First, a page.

As we all know, a requirement for almost every classroom is to have our standards and objectives posted for our students to read and refer to during our lessons. Now, here’s my question: what benefit are these standards and objectives if our kids cannot read? What purpose do they serve? So in my classroom, we post them because we like to follow the rules, but instead of relying on those, we instead rely on classroom questions.
What Are Classroom Questions:
If you’ve seen any of our videos (Facebook or YouTube) of classroom lessons, you’ve probably heard our classroom questions. These are the questions I ask to get students to share what we’re doing, why we do something, etc. These classroom questions also help keep the lesson moving and keep the students focused on our routines.
Classroom Questions: Conversation Builders
See, here’s my logic: Instead of some written standards and objectives posted that my students are oblivious to, I want my students to be able to articulate what we are doing and WHY we are doing it. True story. And guess what? When adults visit our classroom and ask a student what they’re doing, they can explain the lesson or activity and they an explain why. This happens because of our classroom questions. These questions provide our students the scaffolding and language to be able to articulate their learning.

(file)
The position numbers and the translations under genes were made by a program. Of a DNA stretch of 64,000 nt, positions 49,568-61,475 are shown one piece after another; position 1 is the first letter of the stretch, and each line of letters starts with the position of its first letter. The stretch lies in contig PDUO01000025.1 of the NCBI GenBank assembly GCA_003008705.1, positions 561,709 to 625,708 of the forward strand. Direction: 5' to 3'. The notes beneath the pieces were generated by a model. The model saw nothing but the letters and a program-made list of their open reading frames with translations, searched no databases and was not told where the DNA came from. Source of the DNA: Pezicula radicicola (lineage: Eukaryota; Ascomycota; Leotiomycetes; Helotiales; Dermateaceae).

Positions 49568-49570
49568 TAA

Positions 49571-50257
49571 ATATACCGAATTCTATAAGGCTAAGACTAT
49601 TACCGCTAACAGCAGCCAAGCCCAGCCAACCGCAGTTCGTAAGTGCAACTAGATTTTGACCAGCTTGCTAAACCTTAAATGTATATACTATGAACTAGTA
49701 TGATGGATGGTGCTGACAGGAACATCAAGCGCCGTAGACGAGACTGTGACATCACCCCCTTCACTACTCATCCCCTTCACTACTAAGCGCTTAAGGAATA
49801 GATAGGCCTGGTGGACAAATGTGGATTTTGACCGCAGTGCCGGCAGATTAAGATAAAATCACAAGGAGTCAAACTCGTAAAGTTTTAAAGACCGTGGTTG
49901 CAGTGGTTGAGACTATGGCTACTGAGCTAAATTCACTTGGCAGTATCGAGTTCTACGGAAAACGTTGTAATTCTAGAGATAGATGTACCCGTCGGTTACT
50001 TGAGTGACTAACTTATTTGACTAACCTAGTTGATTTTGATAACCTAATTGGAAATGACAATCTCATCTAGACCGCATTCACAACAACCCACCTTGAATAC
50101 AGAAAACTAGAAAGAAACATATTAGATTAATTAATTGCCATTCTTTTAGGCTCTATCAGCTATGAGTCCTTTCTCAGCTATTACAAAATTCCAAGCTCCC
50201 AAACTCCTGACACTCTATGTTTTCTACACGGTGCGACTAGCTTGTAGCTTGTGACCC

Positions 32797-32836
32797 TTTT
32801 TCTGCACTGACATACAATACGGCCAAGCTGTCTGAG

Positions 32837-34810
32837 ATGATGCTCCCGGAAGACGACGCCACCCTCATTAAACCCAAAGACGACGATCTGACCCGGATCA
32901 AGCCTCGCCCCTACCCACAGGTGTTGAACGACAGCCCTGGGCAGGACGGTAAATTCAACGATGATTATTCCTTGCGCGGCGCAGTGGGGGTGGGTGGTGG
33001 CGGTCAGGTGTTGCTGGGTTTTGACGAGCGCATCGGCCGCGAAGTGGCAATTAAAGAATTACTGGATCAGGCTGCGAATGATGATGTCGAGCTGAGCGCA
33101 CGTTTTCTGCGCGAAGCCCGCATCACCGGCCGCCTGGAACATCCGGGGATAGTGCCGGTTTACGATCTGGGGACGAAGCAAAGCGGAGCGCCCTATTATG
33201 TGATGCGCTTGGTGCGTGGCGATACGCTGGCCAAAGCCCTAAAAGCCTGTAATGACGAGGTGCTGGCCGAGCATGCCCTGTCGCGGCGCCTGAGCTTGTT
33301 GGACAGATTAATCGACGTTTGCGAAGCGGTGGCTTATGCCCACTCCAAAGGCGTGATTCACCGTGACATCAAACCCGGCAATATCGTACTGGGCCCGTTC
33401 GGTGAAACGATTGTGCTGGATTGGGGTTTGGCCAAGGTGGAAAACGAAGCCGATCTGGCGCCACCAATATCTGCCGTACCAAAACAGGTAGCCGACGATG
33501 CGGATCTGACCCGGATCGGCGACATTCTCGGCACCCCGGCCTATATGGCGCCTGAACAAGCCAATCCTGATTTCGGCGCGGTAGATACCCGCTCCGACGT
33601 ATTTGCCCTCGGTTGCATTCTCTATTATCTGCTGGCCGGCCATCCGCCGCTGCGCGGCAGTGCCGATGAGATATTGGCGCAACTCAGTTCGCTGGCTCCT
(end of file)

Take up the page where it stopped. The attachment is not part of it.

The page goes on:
Our day begins with morning meeting. Our classroom questions begins with our morning meeting. As you can see in the image above, I’m asking the students what comes next and what the expectations are for morning meeting as well as why we do what we do. This keeps the expectations for morning meeting clear. The questions keep us in our routine and schedule. And the questions for why we do what we do helps students see the importance of each component of morning meeting.
The questions being asked during calendar time reinforce the purpose and importance of a calendar and why we use a calendar.
The questions we ask during sight words are meant to reinforce the importance of sight words and the importance of practicing and learning sight words.
The questions being asked for literacy focus mainly on letters and sounds and why we learn letters and sounds. And HOW we learn. I want students to understand the importance of practicing every day so we can get better.
We all know students need reminders of expectations and our carpet questions are a daily and constant reminder of those expectations.
For more information on the lessons and activities in this post, visit these posts:
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